As a measure to uplift the domestic MRO industry, the Central Government has promised to take steps to position India as a hub for MRO activities. The Central Government has rationalised the tax regime in respect of MRO. The Government anticipates that aircraft component repair and airframe maintenance segment, which is worth INR 800 crore (Rupees eight hundred crore), is expected to increase to INR 2,000 crore (Rupees two thousand crore) in the next 3 (three) years. The Government anticipates that convergence between the defence sector and the civil MROs will create economies of scale. If India becomes a hub for MRO activities, it will result in savings of precious foreign exchange and will also enable Indian airlines to service their aircraft locally.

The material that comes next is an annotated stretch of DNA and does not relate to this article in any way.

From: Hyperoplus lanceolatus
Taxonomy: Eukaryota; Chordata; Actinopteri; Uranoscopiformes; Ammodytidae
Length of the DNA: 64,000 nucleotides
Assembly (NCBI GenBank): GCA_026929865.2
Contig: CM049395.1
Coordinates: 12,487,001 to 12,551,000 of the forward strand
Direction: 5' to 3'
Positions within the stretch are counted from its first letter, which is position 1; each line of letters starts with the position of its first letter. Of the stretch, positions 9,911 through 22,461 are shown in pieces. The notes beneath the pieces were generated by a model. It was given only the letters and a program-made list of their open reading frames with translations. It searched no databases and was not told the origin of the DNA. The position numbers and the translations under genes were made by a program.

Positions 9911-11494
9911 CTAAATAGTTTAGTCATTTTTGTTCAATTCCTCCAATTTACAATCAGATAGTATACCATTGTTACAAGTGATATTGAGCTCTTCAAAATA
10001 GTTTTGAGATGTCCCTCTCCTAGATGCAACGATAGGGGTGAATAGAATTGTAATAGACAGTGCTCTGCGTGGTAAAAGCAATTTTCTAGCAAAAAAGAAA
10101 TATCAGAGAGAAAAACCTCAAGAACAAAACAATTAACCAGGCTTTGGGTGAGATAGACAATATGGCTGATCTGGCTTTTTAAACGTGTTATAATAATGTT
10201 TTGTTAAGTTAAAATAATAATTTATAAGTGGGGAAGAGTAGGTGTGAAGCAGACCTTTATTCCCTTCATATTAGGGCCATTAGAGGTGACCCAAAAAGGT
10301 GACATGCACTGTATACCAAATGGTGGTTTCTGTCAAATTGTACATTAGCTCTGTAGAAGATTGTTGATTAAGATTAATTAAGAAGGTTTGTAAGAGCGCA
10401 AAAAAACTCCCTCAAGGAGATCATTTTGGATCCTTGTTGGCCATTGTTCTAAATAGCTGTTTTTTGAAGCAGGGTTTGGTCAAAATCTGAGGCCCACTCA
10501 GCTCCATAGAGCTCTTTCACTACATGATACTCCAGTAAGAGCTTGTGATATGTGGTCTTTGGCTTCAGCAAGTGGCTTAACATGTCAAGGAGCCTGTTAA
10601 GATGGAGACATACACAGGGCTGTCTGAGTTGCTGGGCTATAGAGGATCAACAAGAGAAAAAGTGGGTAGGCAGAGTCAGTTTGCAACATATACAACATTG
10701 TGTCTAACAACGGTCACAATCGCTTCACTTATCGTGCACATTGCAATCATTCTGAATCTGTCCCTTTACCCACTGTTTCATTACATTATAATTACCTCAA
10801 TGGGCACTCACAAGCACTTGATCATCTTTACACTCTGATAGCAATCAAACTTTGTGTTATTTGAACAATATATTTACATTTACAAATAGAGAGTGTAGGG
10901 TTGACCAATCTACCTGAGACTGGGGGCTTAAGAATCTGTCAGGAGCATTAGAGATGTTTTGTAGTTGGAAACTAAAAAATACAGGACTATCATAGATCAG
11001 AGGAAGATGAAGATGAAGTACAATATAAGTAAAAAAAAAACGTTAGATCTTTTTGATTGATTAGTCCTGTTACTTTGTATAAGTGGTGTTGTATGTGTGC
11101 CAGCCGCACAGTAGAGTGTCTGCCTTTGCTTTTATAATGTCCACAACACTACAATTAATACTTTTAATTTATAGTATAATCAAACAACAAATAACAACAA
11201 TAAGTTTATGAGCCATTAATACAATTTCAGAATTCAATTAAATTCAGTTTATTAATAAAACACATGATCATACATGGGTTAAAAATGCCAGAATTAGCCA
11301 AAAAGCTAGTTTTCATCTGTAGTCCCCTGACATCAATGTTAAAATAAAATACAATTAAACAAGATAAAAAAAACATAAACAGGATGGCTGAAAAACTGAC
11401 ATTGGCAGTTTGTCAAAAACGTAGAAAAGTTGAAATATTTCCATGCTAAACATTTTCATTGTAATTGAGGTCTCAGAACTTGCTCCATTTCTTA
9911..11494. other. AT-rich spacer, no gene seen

2.1.6 Social Infrastructure 

To boost private sector investments in the social infrastructure projects, the Government of India has allocated INR 8,100 Crores (Rupees eight thousand one hundred crore). The Central Government will enhance the quantum of Viability Gap Funding ("VGF") up to 30% (thirty percent) each of the total project cost as VGF by the Centre and State/Statutory Bodies in respect of social infrastructure projects. For other sectors, VGF support of 20% (twenty percent) each from Central and States/Statutory Bodies shall continue. 

2.1.7 Apart from the measures across sectors mentioned above, the Central Government also proposes to introduce incentive schemes for promotion of new 'champion sectors' such as solar PV manufacturing and advanced cell battery storage.

Originally published May 2020.